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How do you add UA values for a space if you have walls and a ceiling?

How do you add UA values for a space if you have walls and a ceiling. I have a space and I have walls built up of several materials and a ceiling and then an air gap and a metal outter surface (call it a roof).
I know how to find the U values for the wall or the ceiling and therefore I can determine the UA value for the wall or for the ceiling and outter surface. However I am not sure how you find the overall UA value for the entire space. Do you simply add the wall UA value and the celing UA value together or do you need to do some type of series / parallel type adding??? 

One method is to simply treat the space between the ceiling and the roof (let's call it an attic) as a space.
If you know UA of the attic floor (or room ceiling), and of the roof, then you can calculate the attic temperature.
Now you can use that temperature in the UA deltaT caclulation for the room ceiling. 

I don't think that answered the basic question. How do you get the overall UA value for the room. Is the process simply you add the UA value you get for the wall to the UA value for the ceiling?
How about this as an example. Pretend you have a two storry building that is open and has nothing in it. Attaced to one wall is a 1 story garage. And between the ceilign and the roof you have a 3 inch air gap.
How do you go about finding the UA value for the buiding???
I know how to get a UA value across the wall to the outside and I knwo how to find the UA value through the ceiling, air gap and roof. The U value between the buildign and the garage should be the same as for the otehr walls if the wall itself has the same layers to it.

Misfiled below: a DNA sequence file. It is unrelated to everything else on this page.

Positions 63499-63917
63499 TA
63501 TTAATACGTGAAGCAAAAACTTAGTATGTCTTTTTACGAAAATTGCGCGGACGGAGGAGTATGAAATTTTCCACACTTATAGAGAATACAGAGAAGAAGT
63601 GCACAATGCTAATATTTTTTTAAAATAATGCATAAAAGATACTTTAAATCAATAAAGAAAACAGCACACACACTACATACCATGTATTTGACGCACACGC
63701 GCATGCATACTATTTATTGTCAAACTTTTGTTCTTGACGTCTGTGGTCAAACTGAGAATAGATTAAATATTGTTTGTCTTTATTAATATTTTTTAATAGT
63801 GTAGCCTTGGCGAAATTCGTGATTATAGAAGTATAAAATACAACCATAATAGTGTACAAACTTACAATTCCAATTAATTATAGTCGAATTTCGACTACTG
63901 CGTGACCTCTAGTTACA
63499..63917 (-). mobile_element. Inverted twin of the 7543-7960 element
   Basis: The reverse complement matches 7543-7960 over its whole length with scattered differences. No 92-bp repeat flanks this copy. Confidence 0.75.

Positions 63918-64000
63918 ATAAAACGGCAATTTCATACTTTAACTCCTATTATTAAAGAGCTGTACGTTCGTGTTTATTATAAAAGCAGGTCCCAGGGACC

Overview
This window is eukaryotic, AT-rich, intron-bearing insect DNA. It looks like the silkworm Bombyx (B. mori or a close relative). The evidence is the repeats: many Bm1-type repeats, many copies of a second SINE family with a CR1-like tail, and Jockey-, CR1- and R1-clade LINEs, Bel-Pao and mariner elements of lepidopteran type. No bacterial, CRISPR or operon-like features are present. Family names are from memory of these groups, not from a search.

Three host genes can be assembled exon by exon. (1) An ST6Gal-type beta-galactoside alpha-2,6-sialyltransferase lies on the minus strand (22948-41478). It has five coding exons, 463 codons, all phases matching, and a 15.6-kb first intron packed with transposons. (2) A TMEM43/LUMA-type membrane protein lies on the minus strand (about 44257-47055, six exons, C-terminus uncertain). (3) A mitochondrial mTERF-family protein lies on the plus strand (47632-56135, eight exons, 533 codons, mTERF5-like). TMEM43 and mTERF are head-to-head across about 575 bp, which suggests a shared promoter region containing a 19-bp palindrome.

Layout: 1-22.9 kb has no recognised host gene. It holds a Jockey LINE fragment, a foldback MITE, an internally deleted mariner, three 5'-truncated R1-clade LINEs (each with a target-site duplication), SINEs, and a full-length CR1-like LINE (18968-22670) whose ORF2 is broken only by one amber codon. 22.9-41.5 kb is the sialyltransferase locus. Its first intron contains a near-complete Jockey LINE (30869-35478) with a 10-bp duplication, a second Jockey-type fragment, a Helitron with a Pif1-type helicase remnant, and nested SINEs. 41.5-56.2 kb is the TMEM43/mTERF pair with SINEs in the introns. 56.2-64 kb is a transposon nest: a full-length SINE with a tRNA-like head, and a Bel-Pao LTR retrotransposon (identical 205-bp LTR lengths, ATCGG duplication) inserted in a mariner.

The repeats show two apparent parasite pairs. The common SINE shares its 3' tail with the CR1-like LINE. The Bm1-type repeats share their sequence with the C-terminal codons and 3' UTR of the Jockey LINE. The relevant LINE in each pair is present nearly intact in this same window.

Granted the Q (heat transfer) into the garage section will be lower because the temeprature in that area will be greater than what you have outside I get that.
the question becomes how do I determine the overall UA value for the building???? I thought I would jsut add the UA values for each area together however I saw an example in a book that leads me to beleive that this might not be true. However this example I saw is unclear and that is whay I need some help. 

vpl (Nuclear) 
7 May 08 10:59 
I would take the inverse of each of the UA's (1/UA), add all those, then take the inverse of that. So 1/[1/UA(wall)+ 1/US(ceiling) + 1/UA(whatever else) Patricia Lougheed
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vpl  I beleive what you stated is not correct. When you are looking for the overall U value you use the equation:
U = 1 / (R1 + R2 + R3...)
However I don't think you add the invers of the UA values together to get an overall UA value????
Just htink abotu the math... Say the Wall UA=45 and the ceiling UA = 23
You method says (1/45)+(1/23)= 1/UA = 1/0.0657 = 15.2
I beleive the process is a simple addition of 45 + 23 to give you an overall room UA value of 68 in this example.


vpl (Nuclear) 
8 May 08 8:26 
Jasno I think we're both wrong. I should have told you to remove the area from each UA value then inverse the U's, calculate the total U and the total area separately then multiply back together. For example, assume your room is a perfect cube, where one wall is 8x8 and the roof is 8x8. So each has an area of 64. Divide 45/64 to give you your U value for your wall. Do the same with the ceiling. Invert the U values and add and then invert again. Add your 2 areas. Then multiply U*A again. Doing this, I came up with a total UA of around 30. Peace Patricia Lougheed
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Sorry I have to dissagree again. I don't htink that is how it works cause the numbers jsut don't make sense.
When you think about it Heat transfer or Q is equal to UA(Delta T).
So if your wall UA value is 45 and lets assume a delta T = 40F then Q is 1800
That is just for one wall. If you do the addition like you suggest you are telling me the Q for the entire room is less than what really goes thru jsut one wall....
Like I said I think I answered my own question it appears that you simply ad UA values to come up with the overall UA value.